''The Norm Show'' misses the mark -- Norm Macdonald launches his sitcom just as sarcasm becomes passe
Is sarcasm dead? I pose this question after watching the dispiriting pilot for The Norm Show, ex-SNLer Norm Macdonald’s attempted sitcom. The once-savage ”Weekend Update” wit skates through his role as a hockey player-turned-social worker, insulting his boss with icy one-liners like, ”What the hell are you doing there, ass face?” Macdonald seems to have lost the will to quip; his affectless demeanor couldn’t salvage the big-screen stinker Dirty Work, and he doesn’t seem ready for prime time, either.
While preserving his well-known obsessions with gay sex and the word whore, The Norm Show strains to soften up Macdonald’s persona by pairing him with a sunny coworker (played fruitlessly by Roseanne‘s Laurie Metcalf) and even having him save an abused dog. Yet the I’m-better-than-this smirk on Macdonald’s face undermines any possibility of a three-dimensional characterization. He can’t just act — he has to make his performance an ironic commentary on acting.
In this sense, Macdonald suffers from David Spade’s disease. Don’t get me wrong: I think Spade’s the funniest thing on Just Shoot Me, but he’s always seemed a little too hipper-than-thou for a sitcom. He can squeeze laughs out of the scripts’ pat put-downs (”I like Nina a lot — in a carnival sideshow kind of a way”). Yet Spade seems uninterested in fleshing out assistant Dennis Finch beyond the Napoleon-complex surface, even in episodes exploring Finch’s relationship with his fireman dad (Brian Dennehy).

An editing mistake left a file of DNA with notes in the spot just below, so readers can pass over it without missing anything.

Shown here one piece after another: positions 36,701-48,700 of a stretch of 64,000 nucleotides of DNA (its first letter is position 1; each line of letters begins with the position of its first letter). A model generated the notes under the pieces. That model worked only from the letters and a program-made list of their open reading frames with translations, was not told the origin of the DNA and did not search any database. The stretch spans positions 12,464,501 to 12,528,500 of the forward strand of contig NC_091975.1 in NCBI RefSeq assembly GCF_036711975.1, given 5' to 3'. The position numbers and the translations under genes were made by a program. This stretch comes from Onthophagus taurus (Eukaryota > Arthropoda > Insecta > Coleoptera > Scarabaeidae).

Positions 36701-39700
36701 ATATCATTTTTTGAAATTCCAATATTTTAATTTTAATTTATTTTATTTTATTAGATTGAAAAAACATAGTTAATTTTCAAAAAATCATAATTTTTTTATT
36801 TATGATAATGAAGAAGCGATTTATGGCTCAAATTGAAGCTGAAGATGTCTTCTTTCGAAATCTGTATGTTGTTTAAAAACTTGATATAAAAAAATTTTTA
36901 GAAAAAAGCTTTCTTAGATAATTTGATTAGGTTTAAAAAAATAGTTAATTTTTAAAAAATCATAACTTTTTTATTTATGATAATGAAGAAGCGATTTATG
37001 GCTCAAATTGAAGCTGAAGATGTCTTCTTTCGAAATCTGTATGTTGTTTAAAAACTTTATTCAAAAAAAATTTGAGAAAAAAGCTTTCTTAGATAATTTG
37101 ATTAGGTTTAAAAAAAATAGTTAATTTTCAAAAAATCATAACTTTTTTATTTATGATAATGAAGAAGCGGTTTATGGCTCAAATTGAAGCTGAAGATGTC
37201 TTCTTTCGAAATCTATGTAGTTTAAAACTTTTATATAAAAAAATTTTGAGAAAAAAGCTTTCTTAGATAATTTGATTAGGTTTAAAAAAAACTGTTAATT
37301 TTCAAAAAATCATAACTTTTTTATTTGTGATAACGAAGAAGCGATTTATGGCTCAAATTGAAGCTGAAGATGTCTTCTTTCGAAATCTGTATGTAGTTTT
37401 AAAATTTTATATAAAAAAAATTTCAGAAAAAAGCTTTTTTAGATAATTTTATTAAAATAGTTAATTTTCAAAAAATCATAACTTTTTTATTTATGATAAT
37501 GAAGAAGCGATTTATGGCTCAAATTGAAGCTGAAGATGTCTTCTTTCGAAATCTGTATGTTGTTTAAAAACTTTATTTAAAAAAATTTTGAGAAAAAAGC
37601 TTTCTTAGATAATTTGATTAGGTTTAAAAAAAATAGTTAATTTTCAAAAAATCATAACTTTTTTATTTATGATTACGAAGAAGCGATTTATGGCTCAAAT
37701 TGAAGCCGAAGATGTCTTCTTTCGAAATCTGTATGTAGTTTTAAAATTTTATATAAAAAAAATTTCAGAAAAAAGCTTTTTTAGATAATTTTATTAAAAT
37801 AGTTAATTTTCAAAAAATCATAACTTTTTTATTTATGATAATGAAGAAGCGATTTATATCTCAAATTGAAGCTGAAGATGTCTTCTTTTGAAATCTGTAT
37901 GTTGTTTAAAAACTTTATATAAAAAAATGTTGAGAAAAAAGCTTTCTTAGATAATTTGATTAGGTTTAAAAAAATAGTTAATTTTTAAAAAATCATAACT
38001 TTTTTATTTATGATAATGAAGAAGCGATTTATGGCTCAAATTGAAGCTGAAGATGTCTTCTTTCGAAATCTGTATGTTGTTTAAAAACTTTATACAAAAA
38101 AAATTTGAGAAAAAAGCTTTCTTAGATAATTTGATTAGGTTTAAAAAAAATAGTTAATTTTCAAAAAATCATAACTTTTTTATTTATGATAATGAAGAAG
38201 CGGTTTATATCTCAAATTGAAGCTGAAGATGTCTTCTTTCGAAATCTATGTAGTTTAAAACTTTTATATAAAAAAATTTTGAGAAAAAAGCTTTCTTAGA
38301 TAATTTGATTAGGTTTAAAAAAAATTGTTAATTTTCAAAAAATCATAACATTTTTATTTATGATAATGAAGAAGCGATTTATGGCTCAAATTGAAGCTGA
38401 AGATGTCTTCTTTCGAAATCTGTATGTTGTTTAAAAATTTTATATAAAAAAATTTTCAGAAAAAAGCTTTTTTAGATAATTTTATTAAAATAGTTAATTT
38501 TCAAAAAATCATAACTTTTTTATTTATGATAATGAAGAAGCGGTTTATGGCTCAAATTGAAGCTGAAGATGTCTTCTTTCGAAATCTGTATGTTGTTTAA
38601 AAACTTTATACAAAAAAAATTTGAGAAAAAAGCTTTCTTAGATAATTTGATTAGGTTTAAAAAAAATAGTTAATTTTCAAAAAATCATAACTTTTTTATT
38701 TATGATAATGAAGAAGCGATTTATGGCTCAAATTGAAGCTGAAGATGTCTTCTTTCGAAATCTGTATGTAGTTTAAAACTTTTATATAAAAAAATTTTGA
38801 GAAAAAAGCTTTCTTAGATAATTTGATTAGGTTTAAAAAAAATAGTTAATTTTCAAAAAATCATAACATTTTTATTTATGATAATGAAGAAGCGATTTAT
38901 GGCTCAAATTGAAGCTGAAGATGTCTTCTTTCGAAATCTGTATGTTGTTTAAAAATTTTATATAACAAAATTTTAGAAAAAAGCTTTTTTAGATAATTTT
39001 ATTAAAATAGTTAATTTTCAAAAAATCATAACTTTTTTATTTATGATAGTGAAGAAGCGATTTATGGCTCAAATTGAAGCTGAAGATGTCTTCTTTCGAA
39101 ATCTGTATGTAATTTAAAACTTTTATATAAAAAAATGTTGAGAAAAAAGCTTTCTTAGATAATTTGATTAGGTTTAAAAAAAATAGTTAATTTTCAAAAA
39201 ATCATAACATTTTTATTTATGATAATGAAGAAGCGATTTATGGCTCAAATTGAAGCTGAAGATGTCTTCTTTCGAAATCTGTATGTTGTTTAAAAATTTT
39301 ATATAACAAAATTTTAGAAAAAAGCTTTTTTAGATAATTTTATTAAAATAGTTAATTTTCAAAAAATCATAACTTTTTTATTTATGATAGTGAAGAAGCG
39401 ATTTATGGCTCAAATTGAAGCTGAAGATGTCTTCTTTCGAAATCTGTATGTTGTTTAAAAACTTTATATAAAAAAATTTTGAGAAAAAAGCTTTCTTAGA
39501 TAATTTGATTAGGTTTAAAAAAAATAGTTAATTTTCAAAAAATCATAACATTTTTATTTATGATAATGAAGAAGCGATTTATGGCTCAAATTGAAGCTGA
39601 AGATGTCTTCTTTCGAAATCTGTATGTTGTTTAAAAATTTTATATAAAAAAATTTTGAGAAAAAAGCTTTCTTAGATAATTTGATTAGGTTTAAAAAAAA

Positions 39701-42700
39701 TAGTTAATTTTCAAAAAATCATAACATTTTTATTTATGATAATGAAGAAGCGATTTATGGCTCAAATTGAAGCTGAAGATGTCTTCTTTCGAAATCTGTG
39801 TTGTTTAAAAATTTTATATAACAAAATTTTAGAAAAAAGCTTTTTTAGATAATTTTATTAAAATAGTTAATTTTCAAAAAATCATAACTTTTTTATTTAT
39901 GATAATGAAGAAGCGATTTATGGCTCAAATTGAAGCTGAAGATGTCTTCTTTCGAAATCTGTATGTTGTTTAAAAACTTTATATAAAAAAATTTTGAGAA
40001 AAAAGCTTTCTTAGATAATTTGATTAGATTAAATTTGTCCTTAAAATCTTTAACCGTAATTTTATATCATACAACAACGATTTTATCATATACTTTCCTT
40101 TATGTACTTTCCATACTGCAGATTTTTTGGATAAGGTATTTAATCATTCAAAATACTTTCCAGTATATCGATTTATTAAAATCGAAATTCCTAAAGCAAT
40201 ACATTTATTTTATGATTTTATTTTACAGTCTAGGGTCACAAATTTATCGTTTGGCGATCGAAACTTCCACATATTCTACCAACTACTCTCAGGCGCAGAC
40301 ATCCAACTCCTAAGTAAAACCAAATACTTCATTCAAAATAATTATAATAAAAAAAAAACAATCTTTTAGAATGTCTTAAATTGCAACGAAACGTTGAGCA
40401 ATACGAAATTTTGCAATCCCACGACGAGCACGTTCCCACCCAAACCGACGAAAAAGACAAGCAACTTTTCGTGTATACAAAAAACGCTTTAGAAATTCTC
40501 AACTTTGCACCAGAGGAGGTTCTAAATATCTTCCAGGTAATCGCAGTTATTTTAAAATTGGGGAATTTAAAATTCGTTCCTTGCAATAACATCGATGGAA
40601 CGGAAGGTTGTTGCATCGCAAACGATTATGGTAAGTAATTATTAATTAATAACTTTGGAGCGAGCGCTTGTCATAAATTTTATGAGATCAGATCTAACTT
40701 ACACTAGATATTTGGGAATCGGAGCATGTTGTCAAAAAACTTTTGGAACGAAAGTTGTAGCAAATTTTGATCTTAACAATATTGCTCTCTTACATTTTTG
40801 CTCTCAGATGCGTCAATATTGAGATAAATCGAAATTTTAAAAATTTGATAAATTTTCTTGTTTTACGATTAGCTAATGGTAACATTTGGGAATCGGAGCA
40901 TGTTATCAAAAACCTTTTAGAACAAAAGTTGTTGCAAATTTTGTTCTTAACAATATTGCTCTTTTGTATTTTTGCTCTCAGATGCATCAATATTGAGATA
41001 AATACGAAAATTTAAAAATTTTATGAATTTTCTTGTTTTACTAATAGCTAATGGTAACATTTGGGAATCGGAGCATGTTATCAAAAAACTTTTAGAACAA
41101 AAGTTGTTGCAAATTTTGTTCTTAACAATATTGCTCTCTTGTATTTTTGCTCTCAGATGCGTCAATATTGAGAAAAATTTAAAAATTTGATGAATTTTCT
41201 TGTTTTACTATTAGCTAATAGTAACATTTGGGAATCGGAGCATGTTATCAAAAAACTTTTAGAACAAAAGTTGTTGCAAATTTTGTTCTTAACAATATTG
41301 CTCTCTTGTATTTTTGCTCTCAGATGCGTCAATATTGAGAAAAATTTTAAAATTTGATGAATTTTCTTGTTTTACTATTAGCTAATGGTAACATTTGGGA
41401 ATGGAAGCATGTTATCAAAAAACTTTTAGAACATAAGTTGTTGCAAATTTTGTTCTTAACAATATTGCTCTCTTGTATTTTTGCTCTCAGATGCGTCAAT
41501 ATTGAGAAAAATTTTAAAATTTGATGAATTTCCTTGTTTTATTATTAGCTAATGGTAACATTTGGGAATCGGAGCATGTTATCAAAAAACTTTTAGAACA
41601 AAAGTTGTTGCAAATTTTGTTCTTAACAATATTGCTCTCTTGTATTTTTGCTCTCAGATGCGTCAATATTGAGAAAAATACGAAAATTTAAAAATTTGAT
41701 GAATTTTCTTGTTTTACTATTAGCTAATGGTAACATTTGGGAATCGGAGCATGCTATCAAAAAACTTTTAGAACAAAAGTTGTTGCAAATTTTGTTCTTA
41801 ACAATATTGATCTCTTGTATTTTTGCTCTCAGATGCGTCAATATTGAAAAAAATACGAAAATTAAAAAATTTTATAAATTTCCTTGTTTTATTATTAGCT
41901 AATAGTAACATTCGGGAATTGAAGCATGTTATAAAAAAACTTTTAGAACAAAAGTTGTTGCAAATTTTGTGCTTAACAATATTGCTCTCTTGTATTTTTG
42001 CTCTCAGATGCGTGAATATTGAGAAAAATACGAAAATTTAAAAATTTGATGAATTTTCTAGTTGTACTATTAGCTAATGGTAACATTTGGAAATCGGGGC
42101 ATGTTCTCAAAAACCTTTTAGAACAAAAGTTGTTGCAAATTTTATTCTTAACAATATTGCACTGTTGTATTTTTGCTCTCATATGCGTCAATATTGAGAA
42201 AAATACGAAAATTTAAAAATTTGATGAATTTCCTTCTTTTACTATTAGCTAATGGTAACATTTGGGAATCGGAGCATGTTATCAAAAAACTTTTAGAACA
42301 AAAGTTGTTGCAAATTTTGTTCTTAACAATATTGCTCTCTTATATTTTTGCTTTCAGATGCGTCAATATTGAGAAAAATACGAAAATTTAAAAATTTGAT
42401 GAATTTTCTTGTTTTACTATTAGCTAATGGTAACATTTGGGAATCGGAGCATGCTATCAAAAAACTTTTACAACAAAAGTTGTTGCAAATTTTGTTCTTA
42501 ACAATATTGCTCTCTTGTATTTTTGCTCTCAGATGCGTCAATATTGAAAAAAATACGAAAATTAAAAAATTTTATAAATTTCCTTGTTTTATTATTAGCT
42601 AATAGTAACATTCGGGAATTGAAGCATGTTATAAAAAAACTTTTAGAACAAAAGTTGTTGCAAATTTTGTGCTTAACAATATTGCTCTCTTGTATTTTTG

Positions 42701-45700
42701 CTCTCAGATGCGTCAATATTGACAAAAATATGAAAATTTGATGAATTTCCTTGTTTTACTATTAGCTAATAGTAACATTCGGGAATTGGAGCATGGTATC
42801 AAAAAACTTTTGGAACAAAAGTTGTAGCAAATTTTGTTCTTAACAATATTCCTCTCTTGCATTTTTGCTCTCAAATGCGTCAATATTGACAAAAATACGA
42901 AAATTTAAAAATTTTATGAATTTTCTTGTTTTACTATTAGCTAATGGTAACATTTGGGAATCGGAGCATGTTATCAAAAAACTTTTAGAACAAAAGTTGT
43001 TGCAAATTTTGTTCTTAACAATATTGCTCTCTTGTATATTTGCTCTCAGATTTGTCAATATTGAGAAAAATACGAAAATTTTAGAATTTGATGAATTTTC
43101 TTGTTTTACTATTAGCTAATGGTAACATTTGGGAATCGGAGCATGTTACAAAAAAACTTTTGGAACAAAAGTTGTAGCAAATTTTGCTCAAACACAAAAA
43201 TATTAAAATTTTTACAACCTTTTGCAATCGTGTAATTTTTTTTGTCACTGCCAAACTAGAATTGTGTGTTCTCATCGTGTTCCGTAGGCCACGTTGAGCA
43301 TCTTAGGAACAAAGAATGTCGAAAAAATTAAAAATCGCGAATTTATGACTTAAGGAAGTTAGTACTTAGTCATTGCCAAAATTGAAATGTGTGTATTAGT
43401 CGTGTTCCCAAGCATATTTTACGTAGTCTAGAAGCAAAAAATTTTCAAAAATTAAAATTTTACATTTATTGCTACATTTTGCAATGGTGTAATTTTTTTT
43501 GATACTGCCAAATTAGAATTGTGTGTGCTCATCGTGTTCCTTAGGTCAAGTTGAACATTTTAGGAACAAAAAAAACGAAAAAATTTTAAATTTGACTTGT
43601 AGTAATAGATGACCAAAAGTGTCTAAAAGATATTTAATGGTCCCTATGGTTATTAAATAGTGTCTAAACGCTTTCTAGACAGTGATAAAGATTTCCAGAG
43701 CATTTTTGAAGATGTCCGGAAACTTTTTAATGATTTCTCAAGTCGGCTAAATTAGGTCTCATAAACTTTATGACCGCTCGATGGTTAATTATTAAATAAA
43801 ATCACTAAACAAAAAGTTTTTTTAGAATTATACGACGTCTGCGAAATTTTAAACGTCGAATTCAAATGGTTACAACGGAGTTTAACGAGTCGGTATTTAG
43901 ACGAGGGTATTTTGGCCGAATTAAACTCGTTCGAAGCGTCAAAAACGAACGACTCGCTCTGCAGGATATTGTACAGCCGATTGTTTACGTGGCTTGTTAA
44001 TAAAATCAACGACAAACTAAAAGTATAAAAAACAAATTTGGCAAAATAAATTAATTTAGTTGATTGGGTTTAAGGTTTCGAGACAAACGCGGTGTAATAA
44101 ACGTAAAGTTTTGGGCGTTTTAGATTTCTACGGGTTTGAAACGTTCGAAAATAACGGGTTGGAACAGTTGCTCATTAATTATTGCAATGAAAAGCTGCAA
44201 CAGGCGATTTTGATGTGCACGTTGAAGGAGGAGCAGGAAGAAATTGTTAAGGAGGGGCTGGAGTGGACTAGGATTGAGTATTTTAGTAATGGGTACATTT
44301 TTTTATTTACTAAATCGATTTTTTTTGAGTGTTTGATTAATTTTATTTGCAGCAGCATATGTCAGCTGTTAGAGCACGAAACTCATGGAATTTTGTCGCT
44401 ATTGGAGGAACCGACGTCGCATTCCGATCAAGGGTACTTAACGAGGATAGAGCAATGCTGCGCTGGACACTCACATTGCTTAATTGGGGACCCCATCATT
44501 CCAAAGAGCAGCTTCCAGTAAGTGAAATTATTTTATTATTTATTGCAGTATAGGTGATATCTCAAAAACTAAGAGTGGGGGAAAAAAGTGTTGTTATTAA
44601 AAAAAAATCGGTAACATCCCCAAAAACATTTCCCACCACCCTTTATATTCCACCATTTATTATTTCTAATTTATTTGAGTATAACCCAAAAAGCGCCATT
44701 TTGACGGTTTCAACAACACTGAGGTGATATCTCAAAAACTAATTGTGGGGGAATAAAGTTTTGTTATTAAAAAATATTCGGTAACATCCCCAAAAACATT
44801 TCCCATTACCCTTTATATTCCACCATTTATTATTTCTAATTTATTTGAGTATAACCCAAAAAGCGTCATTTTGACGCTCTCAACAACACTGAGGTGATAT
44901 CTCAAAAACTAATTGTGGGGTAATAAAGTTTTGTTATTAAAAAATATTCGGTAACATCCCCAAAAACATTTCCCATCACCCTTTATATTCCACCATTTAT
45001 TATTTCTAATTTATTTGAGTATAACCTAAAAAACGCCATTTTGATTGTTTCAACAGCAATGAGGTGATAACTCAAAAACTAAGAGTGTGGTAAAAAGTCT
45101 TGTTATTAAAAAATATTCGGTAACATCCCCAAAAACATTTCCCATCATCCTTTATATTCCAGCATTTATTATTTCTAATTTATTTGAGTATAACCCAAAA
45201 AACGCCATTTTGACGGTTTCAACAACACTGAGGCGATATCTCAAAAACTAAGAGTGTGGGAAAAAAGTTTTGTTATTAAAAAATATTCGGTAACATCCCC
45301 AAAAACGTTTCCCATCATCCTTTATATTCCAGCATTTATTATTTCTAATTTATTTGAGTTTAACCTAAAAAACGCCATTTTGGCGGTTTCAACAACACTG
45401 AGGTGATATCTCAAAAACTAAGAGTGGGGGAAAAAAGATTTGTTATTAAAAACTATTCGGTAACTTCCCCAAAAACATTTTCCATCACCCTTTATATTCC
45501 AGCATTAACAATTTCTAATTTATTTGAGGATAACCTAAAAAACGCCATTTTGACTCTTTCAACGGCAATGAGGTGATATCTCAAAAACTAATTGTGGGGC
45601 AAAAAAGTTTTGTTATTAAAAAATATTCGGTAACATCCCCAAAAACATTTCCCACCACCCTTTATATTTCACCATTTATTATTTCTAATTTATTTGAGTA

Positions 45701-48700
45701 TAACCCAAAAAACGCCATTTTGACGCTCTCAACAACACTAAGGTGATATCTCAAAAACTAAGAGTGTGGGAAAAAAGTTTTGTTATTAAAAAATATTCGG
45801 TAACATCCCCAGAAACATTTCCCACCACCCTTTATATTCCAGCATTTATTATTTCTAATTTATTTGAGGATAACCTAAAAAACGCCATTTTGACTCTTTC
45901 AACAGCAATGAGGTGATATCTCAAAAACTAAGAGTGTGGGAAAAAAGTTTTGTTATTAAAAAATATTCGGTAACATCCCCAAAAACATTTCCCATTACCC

Maybe that’s why Just Shoot Me has struggled against ABC’s Spin City, a show that had none of Shoot‘s momentum coming into this season. Attitude wears thin over time, and viewers may prefer Spin‘s heartier humor and Michael J. Fox’s craftsmanly acting.
If sarcasm is dead, this may not bode well for Craig Kilborn, soon to take over CBS’ The Late Late Show. The gleefully mean former host of Comedy Central’s The Daily Show recently visited the man he’s replacing, Tom Snyder. Instead of easing the transition, the interview pointed up the gap between the pre-ironic Snyder and his snider successor. Tom seemed puzzled by Craig’s comic narcissism (what’s the opposite of self-deprecating?), and the usually guffaw-happy crew maintained a deafening silence. Kilby had better hope CBS’ viewers ”get” him, or they may switch over to NBC’s kindlier Late Night With Conan O’Brien.
Why does the smart-ass aesthetic personified by Macdonald, Spade, and Kilborn suddenly seem so passe? I wish I could glibly blame it on Monicagate or the millennium, but it probably just died of old age. Don’t feel sorry for sarcasm — it had a good run, stretching back to Bill Murray’s SNL heyday. Perhaps its passing explains why Murray’s subtle work in Rushmore felt so right, while his recent smarmy SNL gig brought only a distant smile of nostalgic recognition.
Who knows, Macdonald could mature into as fine a film actor as Murray; Norm’s talent runs deeper than his attitude, as his dead-on SNL impressions of Burt Reynolds and Bob Dole proved. Then again, The Norm Show‘s simplistic snarkiness could turn it into this season’s surprise hit. In which case I’ll claim this whole column was meant to be sarcastic.